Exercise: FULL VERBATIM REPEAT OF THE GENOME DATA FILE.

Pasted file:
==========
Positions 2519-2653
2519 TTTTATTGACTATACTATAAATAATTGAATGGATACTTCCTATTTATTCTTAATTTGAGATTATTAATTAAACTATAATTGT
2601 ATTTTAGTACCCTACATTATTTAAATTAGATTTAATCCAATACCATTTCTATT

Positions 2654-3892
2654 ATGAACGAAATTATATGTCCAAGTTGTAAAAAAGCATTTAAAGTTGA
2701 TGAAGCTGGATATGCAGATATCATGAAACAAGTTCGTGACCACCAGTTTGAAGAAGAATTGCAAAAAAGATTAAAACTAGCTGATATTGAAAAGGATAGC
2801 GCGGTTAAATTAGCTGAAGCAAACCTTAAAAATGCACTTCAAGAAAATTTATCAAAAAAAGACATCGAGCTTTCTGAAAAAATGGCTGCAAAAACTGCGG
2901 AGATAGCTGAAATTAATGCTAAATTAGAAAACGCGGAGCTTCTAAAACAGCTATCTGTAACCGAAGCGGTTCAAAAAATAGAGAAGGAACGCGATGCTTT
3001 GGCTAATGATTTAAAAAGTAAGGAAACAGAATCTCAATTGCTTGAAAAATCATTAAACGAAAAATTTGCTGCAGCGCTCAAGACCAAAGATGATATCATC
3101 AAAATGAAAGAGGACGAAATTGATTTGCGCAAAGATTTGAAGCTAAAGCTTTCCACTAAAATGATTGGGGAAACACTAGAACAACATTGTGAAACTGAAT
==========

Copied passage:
Positions 2519-2653
2519 TTTTATTGACTATACTATAAATAATTGAATGGATACTTCCTATTTATTCTTAATTTGAGATTATTAATTAAACTATAATTGT
2601 ATTTTAGTACCCTACATTATTTAAATTAGATTTAATCCAATACCATTTCTATT

Positions 2654-3892
2654 ATGAACGAAATTATATGTCCAAGTTGTAAAAAAGCATTTAAAGTTGA
2701 TGAAGCTGGATATGCAGATATCATGAAACAAGTTCGTGACCACCAGTTTGAAGAAGAATTGCAAAAAAGATTAAAACTAGCTGATATTGAAAAGGATAGC
2801 GCGGTTAAATTAGCTGAAGCAAACCTTAAAAATGCACTTCAAGAAAATTTATCAAAAAAAGACATCGAGCTTTCTGAAAAAATGGCTGCAAAAACTGCGG
2901 AGATAGCTGAAATTAATGCTAAATTAGAAAACGCGGAGCTTCTAAAACAGCTATCTGTAACCGAAGCGGTTCAAAAAATAGAGAAGGAACGCGATGCTTT
3001 GGCTAATGATTTAAAAAGTAAGGAAACAGAATCTCAATTGCTTGAAAAATCATTAAACGAAAAATTTGCTGCAGCGCTCAAGACCAAAGATGATATCATC
3101 AAAATGAAAGAGGACGAAATTGATTTGCGCAAAGATTTGAAGCTAAAGCTTTCCACTAAAATGATTGGGGAAACACTAGAACAACATTGTGAAACTGAAT